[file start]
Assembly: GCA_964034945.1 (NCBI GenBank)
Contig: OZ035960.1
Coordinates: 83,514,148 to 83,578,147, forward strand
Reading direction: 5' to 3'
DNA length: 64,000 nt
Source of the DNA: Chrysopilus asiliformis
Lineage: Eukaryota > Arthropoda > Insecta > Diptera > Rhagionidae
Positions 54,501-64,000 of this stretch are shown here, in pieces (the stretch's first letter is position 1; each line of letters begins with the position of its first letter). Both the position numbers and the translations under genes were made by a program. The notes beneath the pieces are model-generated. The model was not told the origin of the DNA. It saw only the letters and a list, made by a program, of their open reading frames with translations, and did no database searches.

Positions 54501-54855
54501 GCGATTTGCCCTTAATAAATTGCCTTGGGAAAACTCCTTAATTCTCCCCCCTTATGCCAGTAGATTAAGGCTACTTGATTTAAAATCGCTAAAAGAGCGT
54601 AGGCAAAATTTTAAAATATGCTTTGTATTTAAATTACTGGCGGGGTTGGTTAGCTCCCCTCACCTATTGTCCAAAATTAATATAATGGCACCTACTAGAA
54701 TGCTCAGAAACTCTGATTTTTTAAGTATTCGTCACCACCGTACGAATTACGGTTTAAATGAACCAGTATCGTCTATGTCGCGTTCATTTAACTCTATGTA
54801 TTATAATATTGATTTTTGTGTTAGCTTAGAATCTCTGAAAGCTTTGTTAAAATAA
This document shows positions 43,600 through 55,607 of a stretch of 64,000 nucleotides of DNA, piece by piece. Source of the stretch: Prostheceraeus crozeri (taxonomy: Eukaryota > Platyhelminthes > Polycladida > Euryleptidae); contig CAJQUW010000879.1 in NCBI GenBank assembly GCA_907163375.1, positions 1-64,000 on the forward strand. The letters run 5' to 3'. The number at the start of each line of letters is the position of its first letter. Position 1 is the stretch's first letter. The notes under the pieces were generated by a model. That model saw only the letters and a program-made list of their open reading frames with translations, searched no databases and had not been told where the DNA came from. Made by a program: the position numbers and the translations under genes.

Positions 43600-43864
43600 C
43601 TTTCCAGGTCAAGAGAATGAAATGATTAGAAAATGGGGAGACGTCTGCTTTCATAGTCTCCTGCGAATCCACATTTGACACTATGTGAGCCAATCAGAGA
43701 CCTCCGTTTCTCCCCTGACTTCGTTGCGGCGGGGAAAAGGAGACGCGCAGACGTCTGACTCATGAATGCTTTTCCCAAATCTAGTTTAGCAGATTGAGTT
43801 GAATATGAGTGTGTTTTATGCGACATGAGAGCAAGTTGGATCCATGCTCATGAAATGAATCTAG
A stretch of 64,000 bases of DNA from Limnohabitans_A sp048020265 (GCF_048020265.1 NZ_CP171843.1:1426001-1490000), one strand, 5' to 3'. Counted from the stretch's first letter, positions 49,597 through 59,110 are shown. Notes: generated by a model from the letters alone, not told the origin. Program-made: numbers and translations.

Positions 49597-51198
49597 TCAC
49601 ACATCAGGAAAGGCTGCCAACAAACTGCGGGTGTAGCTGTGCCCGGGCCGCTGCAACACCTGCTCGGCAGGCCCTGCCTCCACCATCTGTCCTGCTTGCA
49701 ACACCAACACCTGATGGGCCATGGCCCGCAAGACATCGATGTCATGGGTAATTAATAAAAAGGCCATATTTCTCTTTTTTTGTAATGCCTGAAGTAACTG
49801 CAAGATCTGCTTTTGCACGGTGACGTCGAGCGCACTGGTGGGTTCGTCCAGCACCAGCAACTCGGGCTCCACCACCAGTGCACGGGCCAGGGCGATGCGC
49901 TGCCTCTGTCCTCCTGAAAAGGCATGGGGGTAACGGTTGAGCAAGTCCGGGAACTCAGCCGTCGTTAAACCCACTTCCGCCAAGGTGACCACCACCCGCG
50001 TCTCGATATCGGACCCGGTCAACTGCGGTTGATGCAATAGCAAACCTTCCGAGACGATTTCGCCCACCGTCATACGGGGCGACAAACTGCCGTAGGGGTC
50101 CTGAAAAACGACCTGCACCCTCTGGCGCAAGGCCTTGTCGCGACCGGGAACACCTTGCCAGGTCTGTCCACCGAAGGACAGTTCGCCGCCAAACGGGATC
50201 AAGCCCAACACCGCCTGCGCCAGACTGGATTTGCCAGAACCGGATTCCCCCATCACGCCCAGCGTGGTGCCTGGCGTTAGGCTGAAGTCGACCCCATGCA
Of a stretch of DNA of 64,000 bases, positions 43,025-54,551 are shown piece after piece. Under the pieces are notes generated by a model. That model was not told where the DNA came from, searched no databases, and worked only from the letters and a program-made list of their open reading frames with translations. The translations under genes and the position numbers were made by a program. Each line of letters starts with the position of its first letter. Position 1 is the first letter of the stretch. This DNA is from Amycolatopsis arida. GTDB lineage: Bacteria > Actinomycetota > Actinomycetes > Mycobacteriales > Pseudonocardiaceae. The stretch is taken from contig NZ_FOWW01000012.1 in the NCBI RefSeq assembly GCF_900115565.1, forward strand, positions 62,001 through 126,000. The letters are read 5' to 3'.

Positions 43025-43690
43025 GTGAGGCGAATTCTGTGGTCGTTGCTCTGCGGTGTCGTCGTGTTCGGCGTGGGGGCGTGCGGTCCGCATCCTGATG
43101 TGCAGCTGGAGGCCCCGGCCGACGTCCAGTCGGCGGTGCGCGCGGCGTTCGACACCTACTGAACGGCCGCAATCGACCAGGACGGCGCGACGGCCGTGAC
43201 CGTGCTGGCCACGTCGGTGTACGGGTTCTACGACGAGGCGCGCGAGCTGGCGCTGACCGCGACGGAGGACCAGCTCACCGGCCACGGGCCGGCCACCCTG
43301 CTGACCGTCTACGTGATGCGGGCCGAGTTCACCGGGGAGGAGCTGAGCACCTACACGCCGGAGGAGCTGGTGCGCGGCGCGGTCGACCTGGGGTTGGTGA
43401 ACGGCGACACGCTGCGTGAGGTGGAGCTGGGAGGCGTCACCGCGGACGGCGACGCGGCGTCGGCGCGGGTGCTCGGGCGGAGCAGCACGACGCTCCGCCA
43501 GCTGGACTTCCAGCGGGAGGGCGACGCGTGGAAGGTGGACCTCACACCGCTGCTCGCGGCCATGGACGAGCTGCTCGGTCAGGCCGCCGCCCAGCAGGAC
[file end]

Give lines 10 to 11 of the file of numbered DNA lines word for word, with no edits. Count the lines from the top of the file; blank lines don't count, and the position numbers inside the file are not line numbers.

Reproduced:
54501 GCGATTTGCCCTTAATAAATTGCCTTGGGAAAACTCCTTAATTCTCCCCCCTTATGCCAGTAGATTAAGGCTACTTGATTTAAAATCGCTAAAAGAGCGT
54601 AGGCAAAATTTTAAAATATGCTTTGTATTTAAATTACTGGCGGGGTTGGTTAGCTCCCCTCACCTATTGTCCAAAATTAATATAATGGCACCTACTAGAA